Pete Dredge writes:
IT WAS with great shock and sadness that I learnt that the long-time Church Times cartoonist Noel Ford had died suddenly and unexpectedly on 27 September, after a return of the kidney cancer that was first diagnosed two years previously.
The news came only weeks after the passing of another distinguished Church Times cartoonist, Dave Gaskill (Gazette, 19 July). They were both friends and colleagues of mine, and will be sorely missed by family, friends, and the wider cartoonist community.
Noel was a modest chap, never one to blow his own trumpet. But he was someone who would go about his business with the supreme confidence of knowing that he was, and had been for many years, at the top of his game. At his peak, Noel was producing double-page spreads and cartoon front covers for Punch magazine with audacious regularity in the 1970s and ’80s.
Noel was born in Nuneaton on 22 December 1942. He displayed early signs of his future calling, drawing cartoons in chalk on the pavement outside the front door of the Ford family house. After he left school, it was at the Birmingham College of Arts and Crafts that Noel was given the much-repeated advice that we have all probably received: “Forget about any ambitions of becoming a cartoonist. You’ll never make a living that way.” The rest, as they say, is Noel Ford cartooning history.
Noel started working for the Church Times in 1989, having been selected by the editor, John Whale.
It’s pointless to list Noel’s professional credits: there are far too many to mention; but one of his many gifts was his ability to rally, organise, and deliver cartoonist-related projects. A professional cat-herder, if ever there was one.
I’ve seen at close hand Noel’s patient diplomacy, wisdom, and common sense work effectively on many occasions when others’ egos, intransigence, and misconceptions were causing horns to lock. All it would take were a few choice words from Noel to smooth over troubled waters. Take Noel out of the equation, and many initiatives would never have seen the light of day.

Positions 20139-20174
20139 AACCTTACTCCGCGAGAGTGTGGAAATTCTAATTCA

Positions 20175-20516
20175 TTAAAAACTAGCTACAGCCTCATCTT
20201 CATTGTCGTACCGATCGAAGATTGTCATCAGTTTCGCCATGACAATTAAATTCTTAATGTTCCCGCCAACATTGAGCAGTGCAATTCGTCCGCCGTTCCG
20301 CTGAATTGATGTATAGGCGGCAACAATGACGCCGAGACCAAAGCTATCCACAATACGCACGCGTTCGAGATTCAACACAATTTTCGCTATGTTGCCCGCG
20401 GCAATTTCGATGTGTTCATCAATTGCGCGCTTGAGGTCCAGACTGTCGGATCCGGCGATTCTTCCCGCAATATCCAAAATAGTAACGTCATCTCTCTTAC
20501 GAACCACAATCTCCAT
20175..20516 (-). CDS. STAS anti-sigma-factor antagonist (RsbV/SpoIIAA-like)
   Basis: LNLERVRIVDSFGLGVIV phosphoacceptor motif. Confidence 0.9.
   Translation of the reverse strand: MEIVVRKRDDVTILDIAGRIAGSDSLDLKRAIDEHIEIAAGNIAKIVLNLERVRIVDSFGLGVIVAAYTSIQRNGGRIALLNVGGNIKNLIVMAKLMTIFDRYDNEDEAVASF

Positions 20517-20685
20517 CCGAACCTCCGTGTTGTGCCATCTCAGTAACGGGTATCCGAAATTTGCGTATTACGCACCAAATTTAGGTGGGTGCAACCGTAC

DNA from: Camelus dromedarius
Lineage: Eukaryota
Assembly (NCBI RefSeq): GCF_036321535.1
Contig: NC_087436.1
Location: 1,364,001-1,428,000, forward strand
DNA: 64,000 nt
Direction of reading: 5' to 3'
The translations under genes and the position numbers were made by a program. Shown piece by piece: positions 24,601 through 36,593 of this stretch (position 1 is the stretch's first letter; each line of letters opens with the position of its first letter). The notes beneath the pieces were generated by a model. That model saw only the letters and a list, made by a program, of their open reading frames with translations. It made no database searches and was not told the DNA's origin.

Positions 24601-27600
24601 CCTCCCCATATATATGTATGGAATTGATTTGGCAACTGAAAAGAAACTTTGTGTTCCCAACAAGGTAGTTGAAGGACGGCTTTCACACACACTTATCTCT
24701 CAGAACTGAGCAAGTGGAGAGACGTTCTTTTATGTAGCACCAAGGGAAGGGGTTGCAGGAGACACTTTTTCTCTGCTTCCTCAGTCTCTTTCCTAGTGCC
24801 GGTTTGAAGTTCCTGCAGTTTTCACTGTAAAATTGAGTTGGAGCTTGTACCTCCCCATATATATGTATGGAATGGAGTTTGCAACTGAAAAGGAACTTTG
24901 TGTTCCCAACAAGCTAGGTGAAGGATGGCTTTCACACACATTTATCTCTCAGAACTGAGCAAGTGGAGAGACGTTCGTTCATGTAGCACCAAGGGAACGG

The Cartoonists’ Guild, the College of Cartoon Art, and, most successfully, the Professional Cartoonists’ Organisation have all benefited hugely from Noel’s vision, perseverance, and professionalism. Added to this must be his invaluable committee work on the Shrewsbury Cartoon Festival and the Cartoonists’ Club of Great Britain, where he had only recently become chair. Noel had certainly put in much more than he took out with these extracurricular calls of duty.
Noel was irritatingly multitalented. He was not only a superb draughtsman, but a gifted musician, and a writer of children’s books. A great bon viveur, Noel relished good food, fine wines, and a good book, as well as country living, good company, dogs, and, above all, the love of his family and many friends.
I took a call from Noel only a couple of weeks before he died. He was ringing from his hospital bed, and asked if I could complete a cartoon for Christianity magazine. He couldn’t hold a pen and didn’t want to let the editor down.
I was at an ophthalmic veterinary practice at the time, with our dog, who had just undergone cataract surgery. Noel was more concerned with the welfare of Nelson, our chow-chow, than he was with his own well-being.
Rest in peace, old friend, and my sympathies go to his loving wife, Margaret, his daughter, Sara, and the rest of the family.
Paul Handley writes:
ONE of the delights of following John Whale as editor in 1995 was inheriting his talented stable of staff and contributors. John was a serious man, and when he assumed the editorship in 1989, he concluded that his weekly diary needed leavening with a cartoon. A painstaking trawl through the cartooning world led him to Noel Ford, a regular Punch contributor; and for five-and-a-half years Noel produced a weekly stand-alone cartoon of a generally ecclesiastical nature.
By the time I arrived, fresh straw for his bricks was in short supply. The solution was to bring him forward in the paper, and to let a news story provide the inspiration each week. It was hugely successful, not least because it reminded us that we needed to find a light-hearted news story, soon known as “a Noel” in the newsroom.
Noel worked faithfully for the Church Times for a few weeks short of 30 years. What readers might not appreciate was that this involved his producing not 1500 cartoons, but 6000. The deal was that he would produce four roughs each Tuesday, of which we would choose one.
Sometimes, the choice was easy. Noel could usually predict which we would go for. Mostly, though, it was a close call, and it is hard to think of the hundreds of perfectly good jokes that never made it into print, such was the quality of Noel’s output.
Then there were the comment-page cartoons, where Noel was joined by Dave Gaskill, Pete Dredge, and Bill Caldwell — all of whom were his recommendations. They took it in turn, and each had a particular charism. Noel’s was an ability to drag something out of even the most abstract topic, and his op-ed cartoons could be at times serious and pointed as well as comic.
He was someone who never let you down, even working around holidays, and so was distressed when the return of cancer affected the use of his arms and he had to call in sick. It was meant to be a short break, but in a few days he was taken into hospital, and died a little while later.